In today’s fast-paced world, where the demands of modern life take precedence over physical and mental health needs, it is crucial to emphasise the significance of prioritising a healthy lifestyle.
With recent data released by the Registrar General of India showing a 22 per cent decline in the country’s maternal mortality ratio (MMR) since 2013, the World Health Organization (WHO) has commended India for its “groundbreaking progress”.
The MMR declined to 130 in 2014-16 from 167 per 100 000 live births in 2011-13, and 556 in 1990.
India’s present maternal mortality ratio is below the Millennium Development Goal (MDG) target and puts the country on track to achieve the Sustainable Development Goal (SDG) target of an MMR below 70 by 2030. Three states have already achieved the SDG target. Kerala has an MMR of 46, followed by Maharashtra (61) and Tamil Nadu (66).
According to WHO Regional Director for South-East Asia Dr Poonam Khetrapal Singh, four key actions are responsible for India’s remarkable achievement.
“First, India has made a concerted push to increase access to quality maternal health services. Since 2005, coverage of essential maternal health services has doubled, while the proportion of institutional deliveries in public facilities has almost tripled, from 18% in 2005 to 52% in 2016 (including private facilities, institutional deliveries now stand at 79%),” Singh said in a statement.
The second factor, according to Singh, is state-subsidised demand-side financing like the Janani Shishu Suraksha Karyakram — “which allows all pregnant women delivering in public health institutions to free transport and no-expense delivery, including Caesarian section”. She said this particular programme had largely closed the urban-rural divide traditionally seen in institutional births. “Overall, 75% of rural births are now supervised, as compared to 89% of urban deliveries,” said Singh.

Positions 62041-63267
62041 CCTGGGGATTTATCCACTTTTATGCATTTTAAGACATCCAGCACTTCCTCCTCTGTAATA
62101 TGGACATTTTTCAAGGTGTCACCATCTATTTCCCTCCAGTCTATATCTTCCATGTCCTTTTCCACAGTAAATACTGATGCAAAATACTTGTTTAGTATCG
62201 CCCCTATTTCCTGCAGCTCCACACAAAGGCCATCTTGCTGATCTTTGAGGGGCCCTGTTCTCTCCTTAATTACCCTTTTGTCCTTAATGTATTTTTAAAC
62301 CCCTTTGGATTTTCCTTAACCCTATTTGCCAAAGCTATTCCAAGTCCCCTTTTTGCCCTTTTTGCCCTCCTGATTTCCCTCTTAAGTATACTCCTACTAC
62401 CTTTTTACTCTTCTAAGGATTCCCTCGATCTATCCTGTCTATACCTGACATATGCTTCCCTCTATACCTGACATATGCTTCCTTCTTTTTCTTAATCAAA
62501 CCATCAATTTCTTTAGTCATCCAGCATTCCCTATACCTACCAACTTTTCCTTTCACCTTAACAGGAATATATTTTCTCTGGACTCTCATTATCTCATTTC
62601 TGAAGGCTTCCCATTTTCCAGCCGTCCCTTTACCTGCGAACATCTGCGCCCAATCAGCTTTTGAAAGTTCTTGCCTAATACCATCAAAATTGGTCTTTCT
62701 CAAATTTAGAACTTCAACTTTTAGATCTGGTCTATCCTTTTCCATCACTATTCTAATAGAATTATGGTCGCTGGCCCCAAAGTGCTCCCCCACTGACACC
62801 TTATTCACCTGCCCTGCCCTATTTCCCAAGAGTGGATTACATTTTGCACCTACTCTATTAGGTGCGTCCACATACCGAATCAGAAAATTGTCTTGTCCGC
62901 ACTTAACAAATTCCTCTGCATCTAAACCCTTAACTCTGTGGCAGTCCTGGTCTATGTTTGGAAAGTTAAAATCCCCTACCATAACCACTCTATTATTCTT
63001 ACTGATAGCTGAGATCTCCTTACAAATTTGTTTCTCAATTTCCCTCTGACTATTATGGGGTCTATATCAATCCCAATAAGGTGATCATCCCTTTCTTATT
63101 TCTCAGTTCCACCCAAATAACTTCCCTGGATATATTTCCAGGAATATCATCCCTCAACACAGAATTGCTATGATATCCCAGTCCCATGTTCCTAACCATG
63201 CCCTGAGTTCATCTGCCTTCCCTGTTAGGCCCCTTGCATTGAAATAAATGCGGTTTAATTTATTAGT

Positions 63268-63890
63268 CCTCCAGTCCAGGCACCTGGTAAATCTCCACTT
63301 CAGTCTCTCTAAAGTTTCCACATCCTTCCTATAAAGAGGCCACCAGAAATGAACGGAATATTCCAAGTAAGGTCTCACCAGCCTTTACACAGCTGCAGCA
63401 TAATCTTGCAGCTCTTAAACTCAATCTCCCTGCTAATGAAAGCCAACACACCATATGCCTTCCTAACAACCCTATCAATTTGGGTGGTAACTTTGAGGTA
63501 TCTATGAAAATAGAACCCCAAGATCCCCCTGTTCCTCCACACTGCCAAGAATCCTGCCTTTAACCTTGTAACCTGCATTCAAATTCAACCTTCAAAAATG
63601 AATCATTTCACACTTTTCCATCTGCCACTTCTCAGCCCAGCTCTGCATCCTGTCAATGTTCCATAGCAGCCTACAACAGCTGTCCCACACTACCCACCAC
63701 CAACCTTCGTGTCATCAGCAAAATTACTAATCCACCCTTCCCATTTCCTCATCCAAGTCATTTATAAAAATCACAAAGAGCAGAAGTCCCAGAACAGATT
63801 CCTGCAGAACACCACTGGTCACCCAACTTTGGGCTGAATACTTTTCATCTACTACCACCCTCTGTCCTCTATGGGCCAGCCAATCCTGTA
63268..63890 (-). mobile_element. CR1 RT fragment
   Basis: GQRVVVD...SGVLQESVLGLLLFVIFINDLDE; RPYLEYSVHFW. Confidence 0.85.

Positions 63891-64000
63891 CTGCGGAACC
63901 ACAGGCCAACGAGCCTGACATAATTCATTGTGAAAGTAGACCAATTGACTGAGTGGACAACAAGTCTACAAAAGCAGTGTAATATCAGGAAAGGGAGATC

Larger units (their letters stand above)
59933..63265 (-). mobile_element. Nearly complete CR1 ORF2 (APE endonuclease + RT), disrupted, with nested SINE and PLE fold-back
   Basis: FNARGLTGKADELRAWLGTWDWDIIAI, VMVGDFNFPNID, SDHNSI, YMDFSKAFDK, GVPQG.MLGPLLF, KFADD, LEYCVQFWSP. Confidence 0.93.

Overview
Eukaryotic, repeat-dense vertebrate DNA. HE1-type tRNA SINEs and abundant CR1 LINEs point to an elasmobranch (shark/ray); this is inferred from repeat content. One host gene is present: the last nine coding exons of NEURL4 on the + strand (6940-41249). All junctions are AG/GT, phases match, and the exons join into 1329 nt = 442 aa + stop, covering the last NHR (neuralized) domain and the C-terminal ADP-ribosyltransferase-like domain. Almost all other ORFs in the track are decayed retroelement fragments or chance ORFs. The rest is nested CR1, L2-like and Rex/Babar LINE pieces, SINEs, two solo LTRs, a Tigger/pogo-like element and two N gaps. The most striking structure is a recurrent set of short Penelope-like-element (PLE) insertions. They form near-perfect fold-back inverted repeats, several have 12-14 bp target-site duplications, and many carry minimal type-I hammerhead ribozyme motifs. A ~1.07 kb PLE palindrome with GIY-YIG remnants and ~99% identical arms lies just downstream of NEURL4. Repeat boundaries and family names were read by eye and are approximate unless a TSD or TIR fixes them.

Speaking about the third action responsible for reduced maternal mortality ratio, she said India had put significant emphasis on mitigating the social determinants of maternal health. “Women in India are more literate than ever, with 68% now able to read and write. They are also entering marriage at an older age, with just 27% now wedded before the age of 18. These factors alone have enabled Indian women to better control their reproductive lives and make decisions that reflect their own interests and wants,” said Singh.
The senior WHO official also credited the government’s “substantive efforts to facilitate positive engagement between public and private health care providers”.
“Campaigns such as the Pradhan Mantri Surakshit Matritva Abhiyan have been introduced with great impact, allowing women access to antenatal check-ups, obstetric gynecologists and to track high-risk pregnancies,” she said.
The WHO said India’s achievements were of immense inspiration to WHO Member States. As per its South-East Asia’s Flagship Priority of advancing maternal, newborn, child and adolescent health, Singh said in her statement, WHO would continue to provide technical and operational support as and where needed in India and across the region to end preventable deaths due to pregnancy and childbirth and to ensure every woman has full control over her reproductive life.